In particular, the damage done to the small and medium segment of business needs to be repaired urgently. This section straddles both the formal and informal economies, so any data on the distress caused to entrepreneurs and workers alike is likely to have been under-reported. The government cannot afford to continue to take a guesswork approach to addressing this distress.
Having evolved from single-party rule to coalition politics, India is now poised to move towards a two-party system with fringe players arranging themselves around the two poles. The drift of politics certainly hints at a future polity in which the BJP will lead the right wing and the Congress occupies the left-of-centre space.
A film actor, dreaming of launching a new political outfit in a southern state and hoping to align with the BJP, almost went into a state of shock when two top-ranking leaders of the saffron party made it clear to him that it’s a pipe dream. Mincing no words, the actor was told a better course would be to join the BJP lock, stock and barrel. The reason they advanced was that the mushrooming of more regional parties is not an ideal situation—the fight has to be between the two principal players. A similar suggestion was reportedly made to a prominent opposition leader in Andhra Pradesh when he met up with BJP leaders—don’t look for an alliance, merge the party.
The thinking fits in with what we have been seeing in recent years: a carefully crafted strategy to reduce the political space currently occupied by the likes of Mayawati and the Yadavs in UP, Arvind Kejriwal in Delhi, Mamata Banerjee in Bengal and Naveen Patnaik in Odisha. By aligning with the BJP, Nitish Kumar has, in any case, done damage to himself without troubling anyone.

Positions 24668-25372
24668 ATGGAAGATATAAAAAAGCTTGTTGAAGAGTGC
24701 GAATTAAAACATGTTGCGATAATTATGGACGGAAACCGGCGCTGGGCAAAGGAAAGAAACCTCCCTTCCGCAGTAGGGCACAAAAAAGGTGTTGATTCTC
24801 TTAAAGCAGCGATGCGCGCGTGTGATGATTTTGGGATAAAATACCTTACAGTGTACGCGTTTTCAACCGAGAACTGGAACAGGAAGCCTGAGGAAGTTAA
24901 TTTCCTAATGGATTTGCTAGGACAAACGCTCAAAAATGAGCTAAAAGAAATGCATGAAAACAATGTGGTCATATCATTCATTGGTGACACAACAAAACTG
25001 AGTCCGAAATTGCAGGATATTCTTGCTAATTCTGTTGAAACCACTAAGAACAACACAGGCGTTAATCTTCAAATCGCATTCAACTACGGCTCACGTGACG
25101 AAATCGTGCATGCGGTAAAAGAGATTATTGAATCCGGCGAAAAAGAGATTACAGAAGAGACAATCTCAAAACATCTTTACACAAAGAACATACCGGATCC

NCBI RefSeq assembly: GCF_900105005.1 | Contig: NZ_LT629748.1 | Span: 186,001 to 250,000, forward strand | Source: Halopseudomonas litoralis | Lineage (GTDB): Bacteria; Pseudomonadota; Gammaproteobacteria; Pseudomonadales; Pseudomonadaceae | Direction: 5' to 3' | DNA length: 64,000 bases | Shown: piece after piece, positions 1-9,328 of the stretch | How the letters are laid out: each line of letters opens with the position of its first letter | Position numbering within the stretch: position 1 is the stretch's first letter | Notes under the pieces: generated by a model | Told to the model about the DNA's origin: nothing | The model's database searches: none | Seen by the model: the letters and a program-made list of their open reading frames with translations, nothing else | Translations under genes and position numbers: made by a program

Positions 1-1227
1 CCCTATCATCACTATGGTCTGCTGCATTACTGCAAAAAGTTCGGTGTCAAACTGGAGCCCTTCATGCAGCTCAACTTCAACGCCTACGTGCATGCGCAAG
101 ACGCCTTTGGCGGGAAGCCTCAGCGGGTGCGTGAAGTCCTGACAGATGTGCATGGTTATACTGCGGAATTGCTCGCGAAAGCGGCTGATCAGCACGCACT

It is now common knowledge that even the BJP’s regional allies are not comfortable, with attempts being made to undercut them. The Shiv Sena loses no opportunity to hit out at the BJP and thereby keep its options open. More seasoned players like Chandrababu Naidu in Andhra Pradesh are quiet for now. As one who rubbed shoulders with the high and mighty in Indian politics and propped up a coalition at the Centre, Naidu is not likely to be happy with the kind of treatment New Delhi is meting out to him.
With the Communists slowly but surely vacating their space in different states—no signs of revival in Bengal and a belligerent BJP encroaching on their turf in Kerala and Tripura—it would not be surprising if the Congress seeks to expand into space on the left wing. In a way, such a shift would suit both the BJP and the Congress in the long run, though, as things stand today, an immediate revival of the latter party is a Herculean task despite the fault-lines opening up in the BJP regime. The conclusion that Rahul Gandhi now appears a bright prospect compared to Modi, as some columnists have put it, perhaps stems more from malice for the prime minister than any real hope in the Congress vice president.
The Congress needs to reinvent and restructure itself to recover vigour. To do that it has to evaluate how necessary its culture of dynasty is for its well-being. Is it really true that the Congress cannot function unless it is led by someone from the Nehru dynasty? When that question came up in the post-Narasimha Rao years, its answer was to seek refuge in the dynasty. If that question were asked again now, what would its answer be? Does it have the stomach for the question at all?
G S Vasu
Editor, The New Indian Express